By Michael Rubin, Special to CNN
Editor’s Note: Michael Rubin is a resident scholar at the American Enterprise Institute and author of Dancing with the Devil: The Perils of Engaging Rogue Regimes. The views expressed are his own.
Iraq is on a precipice from which it may never recover. The fall of Mosul, Iraq’s second largest city, to forces ostensibly from the al Qaeda-affiliated Islamic State of Iraq and Syria (ISIS), may simply be the tip of the iceberg. What has happened in Iraq increasingly appears not simply to be a binary struggle between government and insurgent, but rather a more complicated problem that may be impossible to fully unravel.
I drove from Tikrit through Beiji to Mosul earlier this year, and into Syria along the same roads ISIS and other insurgents now use. Even then, government control over Mosul was tenuous. Iraqi soldiers at checkpoints on the outskirts of town urged me and my driver to reconsider my trip because Mosul was not safe; they relented only because a local vouched for me. After all, while Tikrit was home to former President Saddam Hussein and his immediate entourage, Mosul was the hometown of much of Saddam Hussein’s officer corps. It still is. As I continued on to the Syrian border, a special security agent at a checkpoint separated me from my taxi driver and another man accompanying us to ensure that I was there of my own free will. A senior security official in Baghdad subsequently told me that was standard protocol. It also reflects, however, the lawlessness of that area. Read the rest of this entry »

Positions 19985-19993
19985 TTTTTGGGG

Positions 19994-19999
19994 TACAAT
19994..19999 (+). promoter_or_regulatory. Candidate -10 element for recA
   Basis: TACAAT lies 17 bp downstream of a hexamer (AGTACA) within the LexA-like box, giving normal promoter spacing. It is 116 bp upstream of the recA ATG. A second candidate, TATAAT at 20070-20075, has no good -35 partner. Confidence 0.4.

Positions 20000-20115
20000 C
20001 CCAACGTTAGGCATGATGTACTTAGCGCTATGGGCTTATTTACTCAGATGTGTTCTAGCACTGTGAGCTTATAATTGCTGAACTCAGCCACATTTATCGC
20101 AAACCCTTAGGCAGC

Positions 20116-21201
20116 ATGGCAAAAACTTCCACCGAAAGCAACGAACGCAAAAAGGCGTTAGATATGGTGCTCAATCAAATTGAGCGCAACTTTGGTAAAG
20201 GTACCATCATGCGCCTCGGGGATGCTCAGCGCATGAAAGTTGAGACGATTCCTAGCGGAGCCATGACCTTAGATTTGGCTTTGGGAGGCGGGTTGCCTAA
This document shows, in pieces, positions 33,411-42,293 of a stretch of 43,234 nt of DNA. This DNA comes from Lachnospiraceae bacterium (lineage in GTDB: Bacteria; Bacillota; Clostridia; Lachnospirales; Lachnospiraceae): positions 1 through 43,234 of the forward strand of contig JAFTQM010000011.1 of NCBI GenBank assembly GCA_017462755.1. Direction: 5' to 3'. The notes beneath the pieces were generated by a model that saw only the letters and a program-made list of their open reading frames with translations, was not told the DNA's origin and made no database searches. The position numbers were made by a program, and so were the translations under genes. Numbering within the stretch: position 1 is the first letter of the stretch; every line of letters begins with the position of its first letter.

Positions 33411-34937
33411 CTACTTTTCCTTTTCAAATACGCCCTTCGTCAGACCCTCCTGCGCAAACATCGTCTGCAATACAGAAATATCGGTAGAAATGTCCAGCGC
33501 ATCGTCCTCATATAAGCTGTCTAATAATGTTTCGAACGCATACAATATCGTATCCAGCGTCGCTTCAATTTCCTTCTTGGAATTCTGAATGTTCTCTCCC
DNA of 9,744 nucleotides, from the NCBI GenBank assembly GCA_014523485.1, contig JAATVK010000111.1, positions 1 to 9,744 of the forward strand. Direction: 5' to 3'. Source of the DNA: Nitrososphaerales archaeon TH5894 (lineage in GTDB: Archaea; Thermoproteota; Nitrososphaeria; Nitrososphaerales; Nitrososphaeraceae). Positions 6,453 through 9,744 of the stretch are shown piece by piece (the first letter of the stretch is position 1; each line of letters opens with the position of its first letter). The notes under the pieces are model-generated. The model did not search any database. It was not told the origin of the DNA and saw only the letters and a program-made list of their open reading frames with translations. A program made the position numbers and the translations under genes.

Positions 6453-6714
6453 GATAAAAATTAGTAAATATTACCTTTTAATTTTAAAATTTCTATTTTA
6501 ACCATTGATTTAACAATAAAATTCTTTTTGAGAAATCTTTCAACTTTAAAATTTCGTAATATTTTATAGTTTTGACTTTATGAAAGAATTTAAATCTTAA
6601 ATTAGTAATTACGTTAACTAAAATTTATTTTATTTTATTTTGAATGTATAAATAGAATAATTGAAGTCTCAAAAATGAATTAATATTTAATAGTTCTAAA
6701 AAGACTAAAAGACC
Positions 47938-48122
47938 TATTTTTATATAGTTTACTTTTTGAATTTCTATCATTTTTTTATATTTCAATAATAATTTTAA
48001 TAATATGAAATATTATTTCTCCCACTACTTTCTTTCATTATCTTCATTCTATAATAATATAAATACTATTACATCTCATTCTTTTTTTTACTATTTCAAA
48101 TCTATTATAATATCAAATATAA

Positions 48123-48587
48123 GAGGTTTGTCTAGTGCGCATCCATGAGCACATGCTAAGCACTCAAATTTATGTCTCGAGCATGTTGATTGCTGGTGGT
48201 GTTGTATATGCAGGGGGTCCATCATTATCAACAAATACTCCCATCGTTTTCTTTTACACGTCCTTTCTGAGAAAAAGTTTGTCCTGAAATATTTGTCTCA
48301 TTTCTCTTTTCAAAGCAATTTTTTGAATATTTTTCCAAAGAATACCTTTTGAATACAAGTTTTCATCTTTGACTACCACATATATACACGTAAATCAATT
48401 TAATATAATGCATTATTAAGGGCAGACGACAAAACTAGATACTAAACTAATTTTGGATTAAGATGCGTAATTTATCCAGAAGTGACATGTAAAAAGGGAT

The U.S. military withdrawal from Iraq is cutting off vital intelligence bases and listening posts that have played a key role in clandestine operations that have scored major successes in the global counter-terrorism campaign.
The Central Intelligence Agency, which until recently operated outside the military establishment, is expected to stay on in various guises within the 17,000 U.S. personnel who will remain under State Department jurisdiction.
The CIA has become increasingly militarized since the Sept. 11, 2001, terror attacks, and most of its establishment — including a heavily enlarged paramilitary division — is engaged in the counter-terrorism battle to one degree or another.
And with Gen. David Petraeus, the former military commander in Iraq and Afghanistan who wrote the army’s counter-insurgency manual, now the director of the CIA, the agency can be expected to maintain some covert operations. Read the rest of this entry »